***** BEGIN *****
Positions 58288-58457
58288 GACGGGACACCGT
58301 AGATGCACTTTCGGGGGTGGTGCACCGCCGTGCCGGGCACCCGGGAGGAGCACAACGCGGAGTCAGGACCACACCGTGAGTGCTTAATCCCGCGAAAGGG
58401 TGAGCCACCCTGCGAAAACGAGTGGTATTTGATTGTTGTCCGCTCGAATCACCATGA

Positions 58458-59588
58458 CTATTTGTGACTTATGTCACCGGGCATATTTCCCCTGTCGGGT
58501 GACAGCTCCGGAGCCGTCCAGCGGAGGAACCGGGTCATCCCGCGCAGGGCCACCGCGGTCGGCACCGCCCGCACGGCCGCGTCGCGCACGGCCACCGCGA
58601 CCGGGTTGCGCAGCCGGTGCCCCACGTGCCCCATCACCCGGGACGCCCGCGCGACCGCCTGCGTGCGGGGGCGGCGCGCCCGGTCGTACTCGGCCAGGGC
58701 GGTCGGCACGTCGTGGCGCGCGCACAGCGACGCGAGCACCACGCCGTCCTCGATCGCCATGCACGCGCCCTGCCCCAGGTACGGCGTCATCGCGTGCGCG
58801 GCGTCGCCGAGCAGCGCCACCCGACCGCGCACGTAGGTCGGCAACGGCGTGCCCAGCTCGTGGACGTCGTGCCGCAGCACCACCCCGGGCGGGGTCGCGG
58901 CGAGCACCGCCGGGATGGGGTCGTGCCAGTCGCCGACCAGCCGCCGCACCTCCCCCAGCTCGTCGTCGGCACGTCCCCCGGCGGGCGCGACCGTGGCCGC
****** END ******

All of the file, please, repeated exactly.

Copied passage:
Positions 58288-58457
58288 GACGGGACACCGT
58301 AGATGCACTTTCGGGGGTGGTGCACCGCCGTGCCGGGCACCCGGGAGGAGCACAACGCGGAGTCAGGACCACACCGTGAGTGCTTAATCCCGCGAAAGGG
58401 TGAGCCACCCTGCGAAAACGAGTGGTATTTGATTGTTGTCCGCTCGAATCACCATGA

Positions 58458-59588
58458 CTATTTGTGACTTATGTCACCGGGCATATTTCCCCTGTCGGGT
58501 GACAGCTCCGGAGCCGTCCAGCGGAGGAACCGGGTCATCCCGCGCAGGGCCACCGCGGTCGGCACCGCCCGCACGGCCGCGTCGCGCACGGCCACCGCGA
58601 CCGGGTTGCGCAGCCGGTGCCCCACGTGCCCCATCACCCGGGACGCCCGCGCGACCGCCTGCGTGCGGGGGCGGCGCGCCCGGTCGTACTCGGCCAGGGC
58701 GGTCGGCACGTCGTGGCGCGCGCACAGCGACGCGAGCACCACGCCGTCCTCGATCGCCATGCACGCGCCCTGCCCCAGGTACGGCGTCATCGCGTGCGCG
58801 GCGTCGCCGAGCAGCGCCACCCGACCGCGCACGTAGGTCGGCAACGGCGTGCCCAGCTCGTGGACGTCGTGCCGCAGCACCACCCCGGGCGGGGTCGCGG
58901 CGAGCACCGCCGGGATGGGGTCGTGCCAGTCGCCGACCAGCCGCCGCACCTCCCCCAGCTCGTCGTCGGCACGTCCCCCGGCGGGCGCGACCGTGGCCGC